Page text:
To elucidate the relationship between the xylem maturation process based on multiple properties and radial growth increments of stems in a fast-growing tree species, radial variations in annual ring width and anatomical, physical, and mechanical properties were determined in L. tulipifera. The maximum current annual increment and mean annual increment found after 4.9 and 7.4 years, respectively, and changes in the ratios of multiple wood properties became stable after a cambial age of 9 years, suggesting that xylem maturation in L. tulipifera occurs just after a decrease in radial growth increments of the stems. Based on our findings, L. tulipifera appears to adopt an ecological strategy, whereby it produces a large volume of xylem with lower physical and mechanical properties in the initial stages of growth, followed by the production of xylem with stable wood properties. Based on the ecological strategy adopted by L. tulipifera, wood that forms before a cambial age of 9 years can be used for utility applications, whereas wood that forms after 9 years is more stable, with greater physical and mechanical properties, and can be used for structural applications. Understanding the relationship between radial growth increments and wood properties in relation to ecological strategies may promote wood utilization of fast-growing tree species.

Availability of data and materials

The data sets used and/or analyzed during the current study are available from the corresponding author on reasonable request.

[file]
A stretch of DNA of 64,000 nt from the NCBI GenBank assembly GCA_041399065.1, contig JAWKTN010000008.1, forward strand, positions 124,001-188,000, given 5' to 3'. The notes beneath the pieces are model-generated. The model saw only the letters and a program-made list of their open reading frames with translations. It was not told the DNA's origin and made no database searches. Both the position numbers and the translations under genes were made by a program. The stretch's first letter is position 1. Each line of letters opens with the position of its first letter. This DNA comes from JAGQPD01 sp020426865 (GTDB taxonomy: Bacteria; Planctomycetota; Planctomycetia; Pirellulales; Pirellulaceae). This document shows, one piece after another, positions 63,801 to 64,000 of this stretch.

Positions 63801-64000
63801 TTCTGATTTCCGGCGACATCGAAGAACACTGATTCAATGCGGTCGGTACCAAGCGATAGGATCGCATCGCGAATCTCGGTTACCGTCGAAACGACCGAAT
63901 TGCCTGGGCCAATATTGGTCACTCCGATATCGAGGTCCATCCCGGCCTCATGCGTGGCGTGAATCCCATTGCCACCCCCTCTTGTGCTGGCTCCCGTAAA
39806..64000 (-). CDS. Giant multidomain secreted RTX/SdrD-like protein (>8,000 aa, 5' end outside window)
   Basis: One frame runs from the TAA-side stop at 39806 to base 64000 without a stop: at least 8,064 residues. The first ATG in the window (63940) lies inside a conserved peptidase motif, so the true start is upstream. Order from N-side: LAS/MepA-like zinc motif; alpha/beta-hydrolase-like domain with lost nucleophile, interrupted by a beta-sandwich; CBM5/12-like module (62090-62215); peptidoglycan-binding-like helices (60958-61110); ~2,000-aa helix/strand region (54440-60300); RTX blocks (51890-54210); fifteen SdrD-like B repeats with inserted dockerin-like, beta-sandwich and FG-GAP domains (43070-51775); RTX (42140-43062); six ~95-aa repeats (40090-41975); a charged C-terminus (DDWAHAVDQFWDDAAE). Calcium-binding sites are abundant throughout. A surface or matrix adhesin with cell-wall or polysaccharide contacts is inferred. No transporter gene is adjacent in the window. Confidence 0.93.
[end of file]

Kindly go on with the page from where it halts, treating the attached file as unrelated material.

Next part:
Abbreviations

MOE:

Modulus of elasticity

MOR:

Modulus of rupture

AIC:

Akaike information criterion

CAI:

Current annual increment

MAI:

Mean annual increment

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Acknowledgements

The authors would like to thank Dr. Murzabyek Sarkhad and Mr. Hiroki Hata for assisting with the field sampling and the laboratory experiments.

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IN and FI designed the research layout, collected and analyzed data, and drafted the manuscript. All authors discussed the results and conclusions and contributed to writing the final manuscript.

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Correspondence to Futoshi Ishiguri.

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Nezu, I., Ishiguri, F., Ohshima, J. et al. Relationship between the xylem maturation process based on radial variations in wood properties and radial growth increments of stems in a fast-growing tree species, Liriodendron tulipifera. J Wood Sci 68, 48 (2022). https://doi.org/10.1186/s10086-022-02057-y

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Keywords

  • Annual ring width
  • Anatomical characteristics
  • Physical and mechanical properties
  • Core wood
  • Outer wood